News Tomorrowland love

jt04

Well-Known Member
Chapek is not that person. But is Josh D'Amaro??

Maybe. Iger tended to delegate to creatives. This strategy is still needed in the parks. Just as Kennedy and Lasseter had a lot of freedom to make decisions, they need a similar authority over the parks. Somebody that enforces the rules Walt and crew established back in the day.
 

creathir

Monorail and PeopleMover Fanatic
Premium Member
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I know. Things were so hopeful when I started this thread. Four years later we get a big box and a mostly mismatched thematically damaging paint job.
I remember when you made this thread... so many were so hopeful.

What the hell is wrong with TWDC... are they that lost they cannot figure out theme cohesiveness anymore?!?
 

tirian

Well-Known Member
Maybe. Iger tended to delegate to creatives. This strategy is still needed in the parks. Just as Kennedy and Lasseter had a lot of freedom to make decisions, they need a similar authority over the parks. Somebody that enforces the rules Walt and crew established back in the day.
Iger did that at the beginning before his ego got in the way. Chapek might. We don’t know yet. His time over P&R was a disaster after the previously approved jobs pushed through.

Kennedy is a bad example. She doesn’t have a creative bone in her body; she was always just a money person. RIP Lasseter. ;)
 

bcoachable

Well-Known Member
See what happens when they let all the interns go? Someone higher up has to make all the calls on paint and colors.
No one in charge has had to do this much planning and design by themselves in 28+ years...
(tongue in cheek..... sort of...)
 

jt04

Well-Known Member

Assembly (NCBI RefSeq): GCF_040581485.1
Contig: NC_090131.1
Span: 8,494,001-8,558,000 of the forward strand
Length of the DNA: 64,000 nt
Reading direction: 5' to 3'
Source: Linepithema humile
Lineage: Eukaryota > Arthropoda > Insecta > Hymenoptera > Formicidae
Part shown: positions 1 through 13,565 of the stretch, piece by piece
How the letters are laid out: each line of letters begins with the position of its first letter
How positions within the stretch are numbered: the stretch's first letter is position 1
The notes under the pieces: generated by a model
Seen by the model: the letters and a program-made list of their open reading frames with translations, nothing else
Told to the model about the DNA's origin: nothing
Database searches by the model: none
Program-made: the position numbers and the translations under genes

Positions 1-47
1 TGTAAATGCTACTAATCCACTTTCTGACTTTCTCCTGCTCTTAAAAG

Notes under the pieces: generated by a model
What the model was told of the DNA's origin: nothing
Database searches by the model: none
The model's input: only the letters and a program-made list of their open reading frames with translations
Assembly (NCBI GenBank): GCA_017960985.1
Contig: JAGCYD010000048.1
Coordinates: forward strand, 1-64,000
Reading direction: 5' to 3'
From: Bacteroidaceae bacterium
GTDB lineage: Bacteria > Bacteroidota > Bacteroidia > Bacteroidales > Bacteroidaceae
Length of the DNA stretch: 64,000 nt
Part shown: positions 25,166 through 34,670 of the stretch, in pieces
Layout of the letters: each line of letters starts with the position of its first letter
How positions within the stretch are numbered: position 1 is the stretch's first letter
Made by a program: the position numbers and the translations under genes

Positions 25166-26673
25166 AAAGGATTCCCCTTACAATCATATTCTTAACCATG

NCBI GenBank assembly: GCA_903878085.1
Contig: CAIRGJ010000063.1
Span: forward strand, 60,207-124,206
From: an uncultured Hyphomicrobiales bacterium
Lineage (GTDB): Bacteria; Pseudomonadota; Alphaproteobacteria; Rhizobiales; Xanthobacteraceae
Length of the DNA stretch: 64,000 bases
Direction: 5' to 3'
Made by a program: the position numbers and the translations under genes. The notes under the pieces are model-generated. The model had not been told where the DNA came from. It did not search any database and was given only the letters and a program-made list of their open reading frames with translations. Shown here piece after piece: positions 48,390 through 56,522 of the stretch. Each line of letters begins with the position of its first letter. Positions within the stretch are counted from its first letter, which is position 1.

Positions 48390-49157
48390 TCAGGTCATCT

Iger did that at the beginning before his ego got in the way. Chapek might. We don’t know yet. His time over P&R was a disaster after the previously approved jobs pushed through.

Kennedy is a bad example. She doesn’t have a creative bone in her body; she was always just a money person. RIP Lasseter. ;)

Kennedy had veto power for better or worse and that is what is needed.

George Lucas famously had a stamp he used to approve concepts as they evolved through the developmental process. He obviously couldn't handle everything involved in the movies personally but he could manage the process with that stamp.

WDI needs somebody who 'gets it' to wield such a stamp. Joe or Tony are two possibilities for example. Though I'm sure there are many. WDI needs such a leadership position. It need not stifle creativity but the process needs a more disciplined framework and visionary. The line got broken at some point. IMO.

P.S. Uni has thrown in the towel at IoA but what they are doing will work with today's audiences. At least short term. Interestingly Epic Universe seems to be returning to established rules that are proven over time. Walt would be intrigued by E.U. I think.